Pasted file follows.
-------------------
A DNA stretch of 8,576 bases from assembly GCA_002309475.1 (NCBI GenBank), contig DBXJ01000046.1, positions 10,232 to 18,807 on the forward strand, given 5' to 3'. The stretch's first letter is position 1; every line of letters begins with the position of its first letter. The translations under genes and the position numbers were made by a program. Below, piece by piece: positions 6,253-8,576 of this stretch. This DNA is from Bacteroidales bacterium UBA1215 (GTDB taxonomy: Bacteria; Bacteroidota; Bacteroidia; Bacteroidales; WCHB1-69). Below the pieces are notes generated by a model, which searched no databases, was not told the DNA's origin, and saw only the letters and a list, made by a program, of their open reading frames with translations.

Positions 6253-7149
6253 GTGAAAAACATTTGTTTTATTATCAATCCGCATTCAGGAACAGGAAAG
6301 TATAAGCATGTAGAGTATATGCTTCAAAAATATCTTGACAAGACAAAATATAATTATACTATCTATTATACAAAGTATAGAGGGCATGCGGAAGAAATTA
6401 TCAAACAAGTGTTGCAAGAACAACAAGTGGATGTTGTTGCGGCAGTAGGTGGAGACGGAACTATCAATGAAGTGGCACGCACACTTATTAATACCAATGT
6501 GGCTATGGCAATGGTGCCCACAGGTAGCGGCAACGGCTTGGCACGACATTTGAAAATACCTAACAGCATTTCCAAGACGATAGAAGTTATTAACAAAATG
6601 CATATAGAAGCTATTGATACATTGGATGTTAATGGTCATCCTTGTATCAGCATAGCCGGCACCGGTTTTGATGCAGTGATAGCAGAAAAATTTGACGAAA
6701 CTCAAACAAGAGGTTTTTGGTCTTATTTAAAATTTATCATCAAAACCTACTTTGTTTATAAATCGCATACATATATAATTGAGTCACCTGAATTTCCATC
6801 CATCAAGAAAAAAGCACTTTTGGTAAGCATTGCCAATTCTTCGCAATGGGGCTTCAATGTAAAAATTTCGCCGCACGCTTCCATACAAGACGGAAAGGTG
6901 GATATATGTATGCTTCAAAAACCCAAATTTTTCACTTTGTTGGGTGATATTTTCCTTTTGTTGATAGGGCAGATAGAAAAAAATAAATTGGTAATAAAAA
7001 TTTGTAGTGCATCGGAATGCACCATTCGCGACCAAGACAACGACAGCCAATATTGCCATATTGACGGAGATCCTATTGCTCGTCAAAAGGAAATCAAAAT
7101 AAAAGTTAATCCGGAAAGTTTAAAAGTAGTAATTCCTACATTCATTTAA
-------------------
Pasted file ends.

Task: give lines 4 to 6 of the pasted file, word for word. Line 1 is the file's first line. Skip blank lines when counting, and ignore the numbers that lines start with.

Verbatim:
6301 TATAAGCATGTAGAGTATATGCTTCAAAAATATCTTGACAAGACAAAATATAATTATACTATCTATTATACAAAGTATAGAGGGCATGCGGAAGAAATTA
6401 TCAAACAAGTGTTGCAAGAACAACAAGTGGATGTTGTTGCGGCAGTAGGTGGAGACGGAACTATCAATGAAGTGGCACGCACACTTATTAATACCAATGT
6501 GGCTATGGCAATGGTGCCCACAGGTAGCGGCAACGGCTTGGCACGACATTTGAAAATACCTAACAGCATTTCCAAGACGATAGAAGTTATTAACAAAATG